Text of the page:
The main country producer of olive is Vlora, because of its localization and climate which optimize the production of olive. Although the amount of waste from olive oil production compared to other categories of waste is less high energy value makes it more efficient to the energy production. The figure below is built taking in considering the same level of elaboration for all the administrative units inside the region that are studied. The map clearly shows that the district of Vlora is the most important producer, followed from Saranda and at the end is placed Tirana.

Figure 1

This level of production implies an important energetic level, which is used to little, or not used at all. The main problems that the use of this energetic source has:

  • The transformation sources are small or very small and although they have an acceptable level of mechanization, are not able to elaborate more than 80 tons per year and the residues offered from one unit are low. Beside the costs of transport, there is also the cost of transaction to obtain a considerable quantity of residues in order to supply a consumer continuously.
  • The production of olive in our country follows a high periodicity; e.g. during the last three years, the production reduced more than 60 % in 2007, and there was an increase in 2006 compared to 2005.

Another element that makes difficult the utilization of olive residues as an alternative energetic mean is also the lack of the tradition in the use of this source and the investments that are requested. Currently in our country there are very few units that are specialized for offering the suitable technology and the necessary services for the olive elaboration remnants [17]. The relatively low prices of other energetic sources (mainly the wood for combustion) has postponed this process, but the continuous growth of the price of electric energy, petrol, gas and its derivates as a result of the international prices growth and a low transparency of markets and national operators, has directed the attention of the consumers towards the alternative sources of energy. In these conditions, it is create the possibility for the utilization of these sources for warming or in place of wood matter. The main positive element in the use of olive residues is that these residues can be used without using extra costs, making easier their utilization.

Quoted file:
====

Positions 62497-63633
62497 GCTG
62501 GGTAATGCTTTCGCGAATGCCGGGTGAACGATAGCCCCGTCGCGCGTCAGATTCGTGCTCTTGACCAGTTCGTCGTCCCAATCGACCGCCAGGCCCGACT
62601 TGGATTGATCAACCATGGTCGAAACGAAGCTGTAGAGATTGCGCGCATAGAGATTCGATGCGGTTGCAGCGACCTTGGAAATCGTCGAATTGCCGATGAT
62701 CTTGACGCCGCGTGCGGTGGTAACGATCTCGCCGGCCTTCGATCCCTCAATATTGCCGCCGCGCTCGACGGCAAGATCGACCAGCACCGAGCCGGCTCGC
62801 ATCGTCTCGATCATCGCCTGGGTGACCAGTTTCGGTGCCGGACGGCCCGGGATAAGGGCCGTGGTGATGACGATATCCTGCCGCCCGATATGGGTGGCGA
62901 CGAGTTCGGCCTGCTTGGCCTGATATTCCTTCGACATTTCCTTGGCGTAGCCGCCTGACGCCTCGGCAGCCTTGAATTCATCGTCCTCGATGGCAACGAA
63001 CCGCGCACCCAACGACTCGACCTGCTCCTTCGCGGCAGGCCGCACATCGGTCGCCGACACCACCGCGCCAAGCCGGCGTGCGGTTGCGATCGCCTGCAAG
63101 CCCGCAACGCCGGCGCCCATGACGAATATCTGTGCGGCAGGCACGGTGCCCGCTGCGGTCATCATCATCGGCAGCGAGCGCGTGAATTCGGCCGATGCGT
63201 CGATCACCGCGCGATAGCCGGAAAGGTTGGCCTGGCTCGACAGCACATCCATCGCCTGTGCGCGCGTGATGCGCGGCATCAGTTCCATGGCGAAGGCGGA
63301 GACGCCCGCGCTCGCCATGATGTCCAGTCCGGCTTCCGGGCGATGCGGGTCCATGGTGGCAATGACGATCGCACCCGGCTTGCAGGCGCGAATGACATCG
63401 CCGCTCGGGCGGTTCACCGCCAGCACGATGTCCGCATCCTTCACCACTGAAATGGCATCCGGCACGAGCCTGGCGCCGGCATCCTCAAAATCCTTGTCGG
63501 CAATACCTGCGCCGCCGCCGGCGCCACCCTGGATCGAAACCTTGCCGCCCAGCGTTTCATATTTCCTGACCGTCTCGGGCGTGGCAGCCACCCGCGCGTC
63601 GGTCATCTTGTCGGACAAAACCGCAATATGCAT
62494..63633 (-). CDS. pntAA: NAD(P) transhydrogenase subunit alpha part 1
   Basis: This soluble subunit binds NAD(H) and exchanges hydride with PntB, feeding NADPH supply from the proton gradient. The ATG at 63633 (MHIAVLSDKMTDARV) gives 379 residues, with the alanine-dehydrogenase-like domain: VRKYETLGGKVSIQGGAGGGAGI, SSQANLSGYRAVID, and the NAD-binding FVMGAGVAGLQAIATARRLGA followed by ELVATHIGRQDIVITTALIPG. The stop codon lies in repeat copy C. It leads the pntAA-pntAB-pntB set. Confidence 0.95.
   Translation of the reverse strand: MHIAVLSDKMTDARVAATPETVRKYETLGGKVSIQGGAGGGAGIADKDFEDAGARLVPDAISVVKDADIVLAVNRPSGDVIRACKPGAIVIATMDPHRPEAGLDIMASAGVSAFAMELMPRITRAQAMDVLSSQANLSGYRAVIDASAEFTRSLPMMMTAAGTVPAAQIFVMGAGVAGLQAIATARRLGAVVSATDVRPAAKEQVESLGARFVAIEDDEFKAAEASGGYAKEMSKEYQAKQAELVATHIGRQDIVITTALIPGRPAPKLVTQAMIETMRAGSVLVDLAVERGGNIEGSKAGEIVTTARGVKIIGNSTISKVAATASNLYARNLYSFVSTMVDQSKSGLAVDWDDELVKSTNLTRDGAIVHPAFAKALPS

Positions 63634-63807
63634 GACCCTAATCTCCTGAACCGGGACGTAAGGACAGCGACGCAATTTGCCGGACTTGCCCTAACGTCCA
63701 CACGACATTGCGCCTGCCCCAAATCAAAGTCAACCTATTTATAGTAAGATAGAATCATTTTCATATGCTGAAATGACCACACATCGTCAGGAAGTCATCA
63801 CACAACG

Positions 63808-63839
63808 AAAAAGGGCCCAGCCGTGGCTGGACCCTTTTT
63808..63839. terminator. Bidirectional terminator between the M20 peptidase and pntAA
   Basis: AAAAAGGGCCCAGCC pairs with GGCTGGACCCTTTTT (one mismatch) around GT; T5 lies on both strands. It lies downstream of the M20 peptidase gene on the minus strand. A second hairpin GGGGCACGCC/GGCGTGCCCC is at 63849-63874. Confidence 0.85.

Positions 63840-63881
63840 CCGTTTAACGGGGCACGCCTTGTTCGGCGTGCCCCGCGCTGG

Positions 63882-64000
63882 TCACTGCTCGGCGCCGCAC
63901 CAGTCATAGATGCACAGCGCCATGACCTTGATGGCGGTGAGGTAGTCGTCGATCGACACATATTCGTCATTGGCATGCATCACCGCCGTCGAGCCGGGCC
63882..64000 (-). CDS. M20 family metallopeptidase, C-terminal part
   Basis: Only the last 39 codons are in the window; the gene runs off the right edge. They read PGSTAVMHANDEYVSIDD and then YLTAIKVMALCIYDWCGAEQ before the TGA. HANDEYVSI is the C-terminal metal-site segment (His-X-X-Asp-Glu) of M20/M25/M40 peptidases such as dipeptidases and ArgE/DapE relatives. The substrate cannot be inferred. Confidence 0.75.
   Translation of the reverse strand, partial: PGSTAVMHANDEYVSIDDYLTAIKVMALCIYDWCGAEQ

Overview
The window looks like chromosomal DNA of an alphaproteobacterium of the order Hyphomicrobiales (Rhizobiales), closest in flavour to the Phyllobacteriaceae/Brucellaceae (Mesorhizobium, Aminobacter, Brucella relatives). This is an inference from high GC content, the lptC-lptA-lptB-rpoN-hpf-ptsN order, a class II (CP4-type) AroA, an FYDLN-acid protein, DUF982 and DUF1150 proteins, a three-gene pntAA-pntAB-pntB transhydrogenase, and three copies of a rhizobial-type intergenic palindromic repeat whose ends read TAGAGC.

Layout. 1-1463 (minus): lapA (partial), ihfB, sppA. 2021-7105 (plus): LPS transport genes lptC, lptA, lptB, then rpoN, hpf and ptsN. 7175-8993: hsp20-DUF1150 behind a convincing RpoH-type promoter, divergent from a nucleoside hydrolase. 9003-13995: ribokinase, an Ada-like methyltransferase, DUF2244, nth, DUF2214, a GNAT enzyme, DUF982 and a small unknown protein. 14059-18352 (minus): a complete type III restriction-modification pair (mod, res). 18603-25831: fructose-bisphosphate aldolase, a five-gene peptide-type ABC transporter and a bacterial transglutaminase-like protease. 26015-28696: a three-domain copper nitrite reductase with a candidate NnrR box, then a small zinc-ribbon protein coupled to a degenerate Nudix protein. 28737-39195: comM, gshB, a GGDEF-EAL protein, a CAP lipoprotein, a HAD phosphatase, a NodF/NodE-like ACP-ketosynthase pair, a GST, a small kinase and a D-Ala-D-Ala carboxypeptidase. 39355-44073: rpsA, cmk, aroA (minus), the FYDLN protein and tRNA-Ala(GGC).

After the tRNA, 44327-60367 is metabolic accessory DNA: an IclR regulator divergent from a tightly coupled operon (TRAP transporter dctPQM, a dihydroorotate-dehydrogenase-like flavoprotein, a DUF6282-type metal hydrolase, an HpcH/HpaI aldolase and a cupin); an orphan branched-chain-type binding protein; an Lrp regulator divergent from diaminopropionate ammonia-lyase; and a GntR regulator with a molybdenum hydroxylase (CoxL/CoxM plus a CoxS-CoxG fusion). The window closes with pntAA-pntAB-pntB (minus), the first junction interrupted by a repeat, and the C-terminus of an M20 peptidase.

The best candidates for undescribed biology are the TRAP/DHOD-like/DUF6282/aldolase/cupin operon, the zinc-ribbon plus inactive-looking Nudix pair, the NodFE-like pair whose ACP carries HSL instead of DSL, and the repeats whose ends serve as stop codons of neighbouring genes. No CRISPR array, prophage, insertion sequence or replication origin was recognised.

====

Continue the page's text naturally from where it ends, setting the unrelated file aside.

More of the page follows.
3.5 The potential energy biomass

Converting all potential biomasses (expressed in Gwh year-1) result that the district with the highest level of energy is the Korca, while the districts with the lowest level are the districts of Kolonja and Devoll (211, 31.2 and 32.5, respectively). The other districts beside Vlora have a yearly capacity that varies from 50 to 90 Gwh year-1, while Vlora, potentially,produces about 115.8 Gwh year-1, but these figures should be relativized as these districts have different surfaces. If we elaborate the figures according to the surfaces or inhabitants, we can note that the energetic production is much more different (Table 5).

Table 5It can be noted that differently from the total energetic level of the districts, it is the district of Kavaja that has the greatest energetic level for surface unit, while the district of Korca is placed in the middle group of districts. While the analysis of production for 1000 inhabitants shows that the district of Saranda has the greatest production together with Kolonja that had the lowest total energetic production. Another evident remark is that the district of Tirana has the lowest level of energetic production for surface unit and for inhabitants. From the ratio of energy and surface, we can note the most advantaged districts are those in which the energy from agricultural products (reed olives) predominates, while in the ratios of energy and inhabitants, the most productive districts are those that have great surfaces of forests (as a result of the low density of population). This analysis helps us to have a relative level of gross production.